In the winter of 1861-62, nine thousand Native Americans in Indian Territory took a chance. Drawing on little else but wits, raw courage, and unshakable faith in the old gods, and their aging leader, Opothleyahola, they made a desperate escape from Confederate troops that were closing in.
Seeking to reach the protection of federal forces in Kansas, their dramatic journey, recounted here from a unique Creek/Muskogee perspective, was filled with hazards; their destination, with disillusion and despair.
The fleeing tribes suffered on the trek from blizzards, disease, and starvation. Constant harassment and desperate pitched battles with rival bands of the Creek Nation led by the Confederate-allied McIntosh family, adjoining Cherokees under Colonel Stand Waitie, and Texan Confederate sympathizers whittled away the number of survivors.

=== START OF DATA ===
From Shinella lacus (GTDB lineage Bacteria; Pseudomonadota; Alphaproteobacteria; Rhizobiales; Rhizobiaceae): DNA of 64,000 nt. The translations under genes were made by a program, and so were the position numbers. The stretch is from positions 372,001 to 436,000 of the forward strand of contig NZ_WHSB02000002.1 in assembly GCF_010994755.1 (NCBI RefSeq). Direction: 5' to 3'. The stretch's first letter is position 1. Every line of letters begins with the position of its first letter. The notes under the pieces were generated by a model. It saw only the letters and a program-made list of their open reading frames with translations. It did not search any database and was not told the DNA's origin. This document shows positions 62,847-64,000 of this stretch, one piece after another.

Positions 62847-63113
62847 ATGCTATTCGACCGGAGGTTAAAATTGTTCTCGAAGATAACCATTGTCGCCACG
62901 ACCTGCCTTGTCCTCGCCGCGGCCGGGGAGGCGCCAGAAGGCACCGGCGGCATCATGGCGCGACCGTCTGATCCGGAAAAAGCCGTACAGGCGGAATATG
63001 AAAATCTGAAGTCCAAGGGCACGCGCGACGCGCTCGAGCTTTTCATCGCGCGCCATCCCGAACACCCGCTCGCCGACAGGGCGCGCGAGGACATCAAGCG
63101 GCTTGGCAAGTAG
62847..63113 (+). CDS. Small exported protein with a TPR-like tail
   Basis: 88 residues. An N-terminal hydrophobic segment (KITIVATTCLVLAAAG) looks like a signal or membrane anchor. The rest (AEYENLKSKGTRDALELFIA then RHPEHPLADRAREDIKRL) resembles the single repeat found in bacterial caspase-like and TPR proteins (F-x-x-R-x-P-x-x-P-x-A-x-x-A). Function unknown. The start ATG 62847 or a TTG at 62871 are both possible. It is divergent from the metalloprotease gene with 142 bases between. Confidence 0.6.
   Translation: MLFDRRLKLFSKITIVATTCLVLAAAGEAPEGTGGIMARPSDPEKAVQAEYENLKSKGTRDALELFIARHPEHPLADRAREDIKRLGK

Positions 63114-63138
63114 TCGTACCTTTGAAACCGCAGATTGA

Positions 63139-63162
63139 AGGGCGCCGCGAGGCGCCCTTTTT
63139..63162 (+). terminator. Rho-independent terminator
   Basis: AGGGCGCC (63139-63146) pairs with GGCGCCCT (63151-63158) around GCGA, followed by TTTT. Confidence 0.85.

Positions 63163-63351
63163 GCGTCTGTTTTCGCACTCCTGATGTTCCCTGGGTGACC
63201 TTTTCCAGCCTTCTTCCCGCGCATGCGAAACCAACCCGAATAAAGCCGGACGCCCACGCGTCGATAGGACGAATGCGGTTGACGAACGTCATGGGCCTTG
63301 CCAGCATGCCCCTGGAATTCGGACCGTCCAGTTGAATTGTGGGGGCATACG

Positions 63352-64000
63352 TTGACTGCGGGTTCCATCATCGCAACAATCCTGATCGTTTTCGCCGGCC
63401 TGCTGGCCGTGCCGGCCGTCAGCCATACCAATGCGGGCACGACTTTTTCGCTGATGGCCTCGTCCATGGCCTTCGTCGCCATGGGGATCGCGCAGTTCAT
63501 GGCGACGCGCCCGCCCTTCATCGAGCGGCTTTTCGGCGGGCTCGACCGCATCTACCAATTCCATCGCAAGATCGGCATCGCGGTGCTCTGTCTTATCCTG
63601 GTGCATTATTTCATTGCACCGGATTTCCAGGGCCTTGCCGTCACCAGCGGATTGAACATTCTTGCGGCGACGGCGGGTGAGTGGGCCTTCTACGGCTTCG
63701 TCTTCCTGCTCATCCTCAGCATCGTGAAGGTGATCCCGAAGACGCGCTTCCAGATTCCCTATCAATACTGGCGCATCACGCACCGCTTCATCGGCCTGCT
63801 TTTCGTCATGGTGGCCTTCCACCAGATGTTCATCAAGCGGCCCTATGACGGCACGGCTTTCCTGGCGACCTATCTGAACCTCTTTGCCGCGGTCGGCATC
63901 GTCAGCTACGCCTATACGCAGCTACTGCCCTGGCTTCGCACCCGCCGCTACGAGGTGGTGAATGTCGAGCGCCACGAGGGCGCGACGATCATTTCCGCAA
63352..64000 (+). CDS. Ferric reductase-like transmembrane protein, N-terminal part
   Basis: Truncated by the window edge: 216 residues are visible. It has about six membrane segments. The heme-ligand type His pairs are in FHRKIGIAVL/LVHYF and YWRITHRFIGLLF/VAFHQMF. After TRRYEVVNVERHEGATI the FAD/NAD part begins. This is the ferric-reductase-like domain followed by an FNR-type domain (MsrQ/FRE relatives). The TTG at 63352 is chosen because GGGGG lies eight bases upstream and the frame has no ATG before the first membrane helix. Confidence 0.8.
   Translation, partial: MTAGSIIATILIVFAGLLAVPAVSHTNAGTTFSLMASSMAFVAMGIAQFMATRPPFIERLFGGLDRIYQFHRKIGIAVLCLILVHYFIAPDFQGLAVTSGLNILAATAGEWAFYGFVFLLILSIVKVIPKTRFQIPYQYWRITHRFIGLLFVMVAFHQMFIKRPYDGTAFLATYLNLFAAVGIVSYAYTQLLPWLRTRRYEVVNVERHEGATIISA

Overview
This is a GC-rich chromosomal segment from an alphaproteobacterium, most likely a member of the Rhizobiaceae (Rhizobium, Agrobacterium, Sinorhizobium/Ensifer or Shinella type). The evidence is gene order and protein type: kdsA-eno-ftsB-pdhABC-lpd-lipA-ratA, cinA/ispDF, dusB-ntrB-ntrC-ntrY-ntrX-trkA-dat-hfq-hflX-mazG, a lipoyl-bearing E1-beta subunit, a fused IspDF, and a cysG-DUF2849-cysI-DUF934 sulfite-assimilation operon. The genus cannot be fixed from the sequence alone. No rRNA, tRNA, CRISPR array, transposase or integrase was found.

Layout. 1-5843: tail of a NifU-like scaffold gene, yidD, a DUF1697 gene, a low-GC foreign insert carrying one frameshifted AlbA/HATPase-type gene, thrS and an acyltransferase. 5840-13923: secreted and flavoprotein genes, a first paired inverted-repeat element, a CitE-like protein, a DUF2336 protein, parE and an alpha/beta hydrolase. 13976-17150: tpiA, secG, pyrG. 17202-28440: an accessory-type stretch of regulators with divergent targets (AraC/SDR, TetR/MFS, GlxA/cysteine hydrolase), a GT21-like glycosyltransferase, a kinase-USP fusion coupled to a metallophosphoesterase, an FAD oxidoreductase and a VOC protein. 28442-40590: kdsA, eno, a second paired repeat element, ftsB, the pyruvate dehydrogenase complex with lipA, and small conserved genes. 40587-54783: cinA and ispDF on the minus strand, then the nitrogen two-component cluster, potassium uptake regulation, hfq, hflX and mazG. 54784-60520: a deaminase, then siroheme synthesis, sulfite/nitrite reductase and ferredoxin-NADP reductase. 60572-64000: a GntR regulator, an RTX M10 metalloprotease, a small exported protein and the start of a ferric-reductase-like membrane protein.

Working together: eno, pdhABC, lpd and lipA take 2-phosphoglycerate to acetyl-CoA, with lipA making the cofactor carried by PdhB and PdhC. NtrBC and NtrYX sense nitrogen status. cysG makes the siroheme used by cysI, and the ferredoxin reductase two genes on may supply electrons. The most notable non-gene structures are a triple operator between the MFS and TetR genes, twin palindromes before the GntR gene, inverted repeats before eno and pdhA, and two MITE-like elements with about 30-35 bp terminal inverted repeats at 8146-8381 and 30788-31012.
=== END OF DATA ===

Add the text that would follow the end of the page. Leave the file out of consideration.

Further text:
When they finally straggled into Kansas, two thousand were dead or missing. Even then, their trials were not over: Federal "protection" proved to be hollow and harsh. Along with many others, Old Opothleyahola himself died in one of the bleak Federal camps.
The complexity of the relationship between Opothleyahola and McIntosh—and the Native American strategies they represented—the passion of the Civil War, and the drama of battles and pursuits fill the pages of this story of an earlier day's refugee plight.
Told from the Native American view of the events, never before written, this narrative account relies heavily on Creek oral tradition. Personal interviews with members of the Muskogee Nation have been supplemented with academic research in state, federal, and university archives and in the records of the Museum of the Muskogee Nation in Okmulgee, Oklahoma. Not only students of Native American history but also those interested in the Civil War will find this volume invaluable reading.